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Kansas Rep. Steve Watkins charged with voter fraud shortly before GOP debate

Watkins showed up for the primary debate despite the criminal charges and declared, "I haven't done anything wrong."
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A House member from Kansas was slapped with voting fraud charges Tuesday about a half-hour before he took the stage in a Republican primary debate.

"I haven't done anything wrong," Rep. Steve Watkins said in the debate, sponsored by NBC affiliate KSNT of Topeka, calling the timing of the charges "very suspicious" and "highly political."

"I look forward to clearing my name. I have done nothing wrong and look forward to setting the record straight," he said.

Watkins said he hadn't yet seen the charges, which Shawnee County District Attorney Mike Kagay announced shortly before Watkins' debate against his two challengers, Kansas media reported.

"This is clearly hyperpolitical," Watkins said.

The first question of the night, posed to all three challengers, was: "What is your response to the charges?"

Watkins, who was hit with three felony charges and a misdemeanor count, is accused of having used a Topeka UPS store as his registration address for the 2019 local city and school board election and voting in the wrong City Council district.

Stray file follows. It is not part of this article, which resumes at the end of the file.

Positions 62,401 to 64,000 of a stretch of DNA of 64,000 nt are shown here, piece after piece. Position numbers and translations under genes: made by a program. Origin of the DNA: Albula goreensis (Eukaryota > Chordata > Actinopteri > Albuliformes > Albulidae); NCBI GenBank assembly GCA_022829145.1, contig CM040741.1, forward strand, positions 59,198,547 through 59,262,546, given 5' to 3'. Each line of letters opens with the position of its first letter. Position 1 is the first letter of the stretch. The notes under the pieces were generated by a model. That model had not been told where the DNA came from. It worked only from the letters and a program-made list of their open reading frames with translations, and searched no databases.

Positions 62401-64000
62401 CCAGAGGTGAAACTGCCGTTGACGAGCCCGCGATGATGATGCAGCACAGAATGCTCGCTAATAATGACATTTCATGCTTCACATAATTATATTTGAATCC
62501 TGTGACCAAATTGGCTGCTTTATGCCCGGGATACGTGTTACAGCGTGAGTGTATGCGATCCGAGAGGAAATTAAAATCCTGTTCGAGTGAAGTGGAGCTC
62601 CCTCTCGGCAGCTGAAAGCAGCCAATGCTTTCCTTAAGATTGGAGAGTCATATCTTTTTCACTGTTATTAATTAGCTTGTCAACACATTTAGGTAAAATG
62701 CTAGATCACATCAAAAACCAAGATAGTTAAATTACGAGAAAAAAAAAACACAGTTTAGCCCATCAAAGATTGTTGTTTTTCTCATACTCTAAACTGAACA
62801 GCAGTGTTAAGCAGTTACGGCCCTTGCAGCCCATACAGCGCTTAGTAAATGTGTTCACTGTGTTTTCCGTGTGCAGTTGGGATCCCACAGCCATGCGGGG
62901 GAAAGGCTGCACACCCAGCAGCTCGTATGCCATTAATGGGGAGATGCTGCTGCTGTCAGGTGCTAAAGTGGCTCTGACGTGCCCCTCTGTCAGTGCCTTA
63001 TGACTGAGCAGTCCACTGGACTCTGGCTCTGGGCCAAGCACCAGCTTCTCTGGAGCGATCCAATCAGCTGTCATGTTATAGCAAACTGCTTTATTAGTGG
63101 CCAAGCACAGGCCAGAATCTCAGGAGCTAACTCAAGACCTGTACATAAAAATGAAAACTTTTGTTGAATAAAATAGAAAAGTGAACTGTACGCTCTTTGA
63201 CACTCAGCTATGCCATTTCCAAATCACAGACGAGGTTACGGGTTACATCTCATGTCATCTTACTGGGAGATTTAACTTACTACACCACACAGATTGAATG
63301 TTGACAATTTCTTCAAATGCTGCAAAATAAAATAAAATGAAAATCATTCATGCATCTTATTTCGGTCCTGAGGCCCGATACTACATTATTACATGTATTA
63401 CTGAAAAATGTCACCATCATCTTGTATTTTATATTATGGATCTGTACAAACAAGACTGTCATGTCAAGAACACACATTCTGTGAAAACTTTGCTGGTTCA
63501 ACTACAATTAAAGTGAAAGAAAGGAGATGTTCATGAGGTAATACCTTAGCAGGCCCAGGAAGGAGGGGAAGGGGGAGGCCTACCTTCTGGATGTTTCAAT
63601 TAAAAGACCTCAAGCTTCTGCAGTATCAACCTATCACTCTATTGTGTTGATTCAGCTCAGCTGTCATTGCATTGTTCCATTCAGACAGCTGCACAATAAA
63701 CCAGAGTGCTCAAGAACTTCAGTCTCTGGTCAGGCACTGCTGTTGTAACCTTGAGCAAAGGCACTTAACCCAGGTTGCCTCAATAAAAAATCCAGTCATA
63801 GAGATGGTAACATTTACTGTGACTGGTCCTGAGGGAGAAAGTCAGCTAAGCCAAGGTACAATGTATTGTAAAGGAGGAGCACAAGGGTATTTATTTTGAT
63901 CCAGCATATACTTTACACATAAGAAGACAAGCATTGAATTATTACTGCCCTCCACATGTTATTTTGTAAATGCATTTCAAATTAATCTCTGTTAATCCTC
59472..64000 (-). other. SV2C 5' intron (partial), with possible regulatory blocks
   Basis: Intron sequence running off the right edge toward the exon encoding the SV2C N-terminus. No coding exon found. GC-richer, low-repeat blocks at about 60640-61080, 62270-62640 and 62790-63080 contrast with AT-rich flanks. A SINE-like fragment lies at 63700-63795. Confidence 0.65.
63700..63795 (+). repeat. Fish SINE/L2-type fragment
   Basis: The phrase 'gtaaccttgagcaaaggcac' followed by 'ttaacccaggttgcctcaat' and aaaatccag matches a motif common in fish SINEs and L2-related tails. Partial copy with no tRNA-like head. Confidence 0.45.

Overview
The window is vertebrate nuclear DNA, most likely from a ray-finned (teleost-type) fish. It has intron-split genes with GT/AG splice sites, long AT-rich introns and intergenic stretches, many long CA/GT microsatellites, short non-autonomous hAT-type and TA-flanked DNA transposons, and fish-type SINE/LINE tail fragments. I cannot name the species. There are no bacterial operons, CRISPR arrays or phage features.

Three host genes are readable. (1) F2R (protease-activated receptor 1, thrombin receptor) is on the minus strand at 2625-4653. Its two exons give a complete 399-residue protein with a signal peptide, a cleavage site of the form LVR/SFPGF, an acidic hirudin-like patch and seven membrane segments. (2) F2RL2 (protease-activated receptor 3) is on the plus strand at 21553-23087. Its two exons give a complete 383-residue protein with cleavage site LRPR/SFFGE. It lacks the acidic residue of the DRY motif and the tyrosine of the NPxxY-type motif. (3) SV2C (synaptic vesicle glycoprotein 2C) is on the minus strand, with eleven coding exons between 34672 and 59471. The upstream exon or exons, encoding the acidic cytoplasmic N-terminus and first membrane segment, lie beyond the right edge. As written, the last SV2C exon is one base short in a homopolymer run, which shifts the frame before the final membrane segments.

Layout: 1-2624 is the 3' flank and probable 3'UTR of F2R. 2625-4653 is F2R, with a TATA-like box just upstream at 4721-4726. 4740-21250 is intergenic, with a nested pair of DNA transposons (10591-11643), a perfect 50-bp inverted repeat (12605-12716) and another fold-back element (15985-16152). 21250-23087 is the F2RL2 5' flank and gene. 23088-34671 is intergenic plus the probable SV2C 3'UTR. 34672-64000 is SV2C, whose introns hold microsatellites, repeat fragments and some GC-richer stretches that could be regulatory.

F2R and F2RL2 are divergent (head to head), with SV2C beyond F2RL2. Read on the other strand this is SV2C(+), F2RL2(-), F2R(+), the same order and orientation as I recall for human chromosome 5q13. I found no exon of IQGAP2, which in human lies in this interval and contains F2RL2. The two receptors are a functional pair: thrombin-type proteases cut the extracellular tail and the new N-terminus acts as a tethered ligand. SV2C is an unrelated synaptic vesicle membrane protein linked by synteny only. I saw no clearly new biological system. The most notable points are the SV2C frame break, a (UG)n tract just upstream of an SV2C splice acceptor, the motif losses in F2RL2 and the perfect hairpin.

Watkins later listed the address for an apartment complex about 2 miles north of the UPS store as his residence, then corrected his voter registration form in mid-January to list an apartment number.

"As soon as I realized that I had put my mailing address instead of my physical address, we fixed it," Watkins said at the debate, adding that he'd cooperated with the DA's investigation.

Watkins is an honorary state co-chairman for the re-election campaign of President Donald Trump, who has often complained about voter fraud.

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Bryan Piligra, spokesman for Watkins' campaign, said of the charges, "Give us a break."

"Thirty minutes before the first televised debate and the day before early voting starts, the DA — who shares a political consultant with our primary opponent, Jake LaTurner — files these bogus charges. They couldn't have been more political if they tried," Piligra said.

"Just like President Trump, Steve is being politically prosecuted by his opponents who can't accept the results of the last election."

Kagay, a Republican, said the investigation was delayed significantly by coronavirus shutdowns, KSNT reported.

The district attorney's office didn't respond to a call for comment.